CAMBRIDGE, Mass.--Ultra-small particles loaded with medicine - and aimed with
the precision of a rifle - are offering a promising new way to strike at cancer,
according to researchers working at MIT and Brigham and Women's Hospital.
In a paper to appear the week of April 10 in the
online edition of the Proceedings of the National
Academy of Sciences, the team reports a way to custom
design nanoparticles so they home in on dangerous
cancer cells, then enter the cells to deliver lethal
doses of chemotherapy. Normal, healthy cells remain
The team conducted experiments first on cells growing
in laboratory dishes, and then on mice bearing human
prostate tumors. The tumors shrank dramatically,
and all of the treated mice survived the study; the
untreated control animals did not.
"A single injection of our nanoparticles completely
eradicated the tumors in five of the seven treated
animals, and the remaining animals also had significant
tumor reduction, compared to the controls," said
Dr. Omid C. Farokhzad, an assistant professor at
Brigham and Women's Hospital and Harvard Medical
Farokhzad and MIT Institute Professor Robert Langer
led the team of eight researchers. (Farokhzad was
formerly a research fellow in Langer's lab.)
The scientists said that further testing is needed.
Although all the parts and pieces of their new system
are known to be safe, the system itself must yet
be proven safe and effective in humans. This means
thorough testing must be done in larger animals,
and eventually in humans.
"We're most interested in developing a system that
ends up in the clinic helping patients," Farokhzad
said. To make that happen, he added, "we brought
in cancer specialists and urologists to collaborate
Further, he said, from an engineering perspective "we
wanted to develop a broadly applicable system, one
that other investigators can alter for their own
For example, Langer said, researchers "can put different
things inside, or other things on the outside, of
the nanoparticles. In fact, this technology could
be applied to almost any disease" by re-engineering
the nanoparticles' properties. The nanoparticles
work like a bus that can safely carry different passengers
to different destinations.
In the study, Farokhzad, Langer and colleagues tailor-made
tiny sponge-like nanoparticles laced with the drug
docetaxel. The particles are specifically designed
to dissolve in a cell's internal fluids, releasing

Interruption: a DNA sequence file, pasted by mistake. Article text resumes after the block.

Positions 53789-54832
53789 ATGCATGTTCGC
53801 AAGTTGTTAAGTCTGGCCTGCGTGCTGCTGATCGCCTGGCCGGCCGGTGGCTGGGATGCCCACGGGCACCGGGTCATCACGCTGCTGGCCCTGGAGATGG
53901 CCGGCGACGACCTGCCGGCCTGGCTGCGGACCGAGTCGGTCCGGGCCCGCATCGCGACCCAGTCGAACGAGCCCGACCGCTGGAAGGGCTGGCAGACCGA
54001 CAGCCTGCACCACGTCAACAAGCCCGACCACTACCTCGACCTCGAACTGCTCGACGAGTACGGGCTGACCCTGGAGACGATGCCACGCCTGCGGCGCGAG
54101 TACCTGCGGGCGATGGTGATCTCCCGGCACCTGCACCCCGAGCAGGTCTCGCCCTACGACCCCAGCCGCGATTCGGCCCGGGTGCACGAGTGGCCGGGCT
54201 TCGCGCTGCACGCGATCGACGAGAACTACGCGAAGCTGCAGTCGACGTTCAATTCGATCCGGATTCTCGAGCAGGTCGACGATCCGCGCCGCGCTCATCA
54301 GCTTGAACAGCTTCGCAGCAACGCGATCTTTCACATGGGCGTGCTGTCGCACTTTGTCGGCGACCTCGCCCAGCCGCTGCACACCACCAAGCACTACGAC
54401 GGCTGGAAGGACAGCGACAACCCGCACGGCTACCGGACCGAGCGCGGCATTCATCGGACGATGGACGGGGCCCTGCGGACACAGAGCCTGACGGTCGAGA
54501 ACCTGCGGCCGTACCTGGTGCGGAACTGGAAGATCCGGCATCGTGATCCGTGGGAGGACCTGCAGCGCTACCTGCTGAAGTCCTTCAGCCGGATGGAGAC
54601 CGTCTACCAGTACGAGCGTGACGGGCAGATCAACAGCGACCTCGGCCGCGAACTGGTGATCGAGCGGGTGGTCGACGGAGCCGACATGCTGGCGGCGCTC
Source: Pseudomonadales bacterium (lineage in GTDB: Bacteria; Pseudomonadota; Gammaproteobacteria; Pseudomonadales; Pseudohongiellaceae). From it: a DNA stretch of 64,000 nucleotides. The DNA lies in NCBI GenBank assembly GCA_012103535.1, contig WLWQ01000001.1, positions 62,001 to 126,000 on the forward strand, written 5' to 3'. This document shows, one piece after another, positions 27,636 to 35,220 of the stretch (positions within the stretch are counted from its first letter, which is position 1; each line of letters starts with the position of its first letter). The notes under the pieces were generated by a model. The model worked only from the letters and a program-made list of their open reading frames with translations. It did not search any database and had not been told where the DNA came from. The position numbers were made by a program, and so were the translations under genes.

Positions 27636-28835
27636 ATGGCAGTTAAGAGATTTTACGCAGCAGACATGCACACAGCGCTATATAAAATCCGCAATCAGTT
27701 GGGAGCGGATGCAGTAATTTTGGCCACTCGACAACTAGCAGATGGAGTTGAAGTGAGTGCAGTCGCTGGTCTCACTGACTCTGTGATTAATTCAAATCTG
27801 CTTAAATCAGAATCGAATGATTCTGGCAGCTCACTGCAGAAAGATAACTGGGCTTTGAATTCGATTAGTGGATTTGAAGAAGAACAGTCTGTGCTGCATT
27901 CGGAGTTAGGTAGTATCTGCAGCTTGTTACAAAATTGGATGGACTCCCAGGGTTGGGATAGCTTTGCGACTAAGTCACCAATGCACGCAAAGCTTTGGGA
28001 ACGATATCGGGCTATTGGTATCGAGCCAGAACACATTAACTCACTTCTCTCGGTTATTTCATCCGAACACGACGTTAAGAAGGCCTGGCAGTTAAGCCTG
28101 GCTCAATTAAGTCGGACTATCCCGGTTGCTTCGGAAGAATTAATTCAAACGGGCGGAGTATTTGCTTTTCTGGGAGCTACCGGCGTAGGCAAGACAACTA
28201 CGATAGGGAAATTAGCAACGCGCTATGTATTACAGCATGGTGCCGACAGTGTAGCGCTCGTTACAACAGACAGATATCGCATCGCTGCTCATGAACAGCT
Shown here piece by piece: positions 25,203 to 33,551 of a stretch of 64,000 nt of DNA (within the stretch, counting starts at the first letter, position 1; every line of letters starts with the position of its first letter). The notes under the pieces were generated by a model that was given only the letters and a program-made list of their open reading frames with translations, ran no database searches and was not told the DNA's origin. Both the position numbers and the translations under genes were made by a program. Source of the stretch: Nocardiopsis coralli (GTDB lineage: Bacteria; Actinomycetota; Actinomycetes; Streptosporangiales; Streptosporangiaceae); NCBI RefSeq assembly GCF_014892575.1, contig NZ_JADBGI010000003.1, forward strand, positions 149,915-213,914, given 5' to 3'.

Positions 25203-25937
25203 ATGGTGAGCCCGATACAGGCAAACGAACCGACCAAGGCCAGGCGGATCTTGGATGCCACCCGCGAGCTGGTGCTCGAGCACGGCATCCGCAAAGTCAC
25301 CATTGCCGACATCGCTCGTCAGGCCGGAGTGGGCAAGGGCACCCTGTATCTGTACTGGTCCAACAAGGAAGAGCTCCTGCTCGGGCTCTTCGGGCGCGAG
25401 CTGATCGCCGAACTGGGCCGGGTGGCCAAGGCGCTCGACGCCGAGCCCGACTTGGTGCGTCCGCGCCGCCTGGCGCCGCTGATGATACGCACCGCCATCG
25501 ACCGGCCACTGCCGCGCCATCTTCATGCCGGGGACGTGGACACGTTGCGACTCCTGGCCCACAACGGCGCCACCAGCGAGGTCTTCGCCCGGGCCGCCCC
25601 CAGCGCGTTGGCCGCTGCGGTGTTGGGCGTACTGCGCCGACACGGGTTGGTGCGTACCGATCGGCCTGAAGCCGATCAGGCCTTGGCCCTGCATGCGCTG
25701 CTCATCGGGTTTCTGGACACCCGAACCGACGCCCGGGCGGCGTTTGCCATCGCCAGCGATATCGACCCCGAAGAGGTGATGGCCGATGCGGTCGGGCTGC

the anti-cancer drug either rapidly or slowly, depending
on what is needed. These nanoparticles were purposely
made from materials that are familiar and approved
for medical applications by the U.S. Food and Drug
Administration. Thus all of the ingredients are known
to be safe.
Also, to make sure only the correct cells are hit,
the nanoparticles are "decorated" on the outside
with targeting molecules called aptamers, tiny chunks
of genetic material. Like homing devices, the aptamers
specifically recognize the surface molecules on cancer
cells, while avoiding normal cells. In other words,
the bus is driven to the correct depot.
In addition, the nanoparticles also display polyethylene
glycol molecules, which keep them from being rapidly
destroyed by macrophages, cells that guard against
foreign substances entering the body.
The team chose nanoparticles as drug-delivery vehicles
because they are so small that living cells readily
swallow them when they arrive at the cell's surface.
Langer said that particles larger than 200 nanometers
are less likely to get through a cell's membrane.
A nanometer is one-billionth of a meter.
The Farokhzad-Langer team created particles that
are about 150 nanometers in size: a thousand sitting
side by side might equal the width of a human hair.
Additional authors of the new paper are Jianjun
Cheng, a former postdoctoral fellow with Langer now
at the University of Illinois; Benjamin A. Teply
of Brigham and Women's Hospital (BWH) and Harvard;
Ines Sherifi, also at BWH and Harvard; Sangyong Jon,
a former postdoctoral fellow with Langer now at the
Gwangju Institute of Science and Technology in South
Korea; Dr. Philip W. Kantoff of the Dana Farber Cancer
Institute; and Dr. Jerome P. Richie of BWH and Harvard.
The research was supported, in part, by a grant
from the National Cancer Institute (NCI) through
the Harvard-MIT Center of Cancer Nanotechnology Excellence.
The Harvard-MIT center is one of seven national Centers
of Cancer Nanotechnology Excellence established recently
by the NCI.
Contact: Elizabeth Thomson
Massachusetts Institute of Technology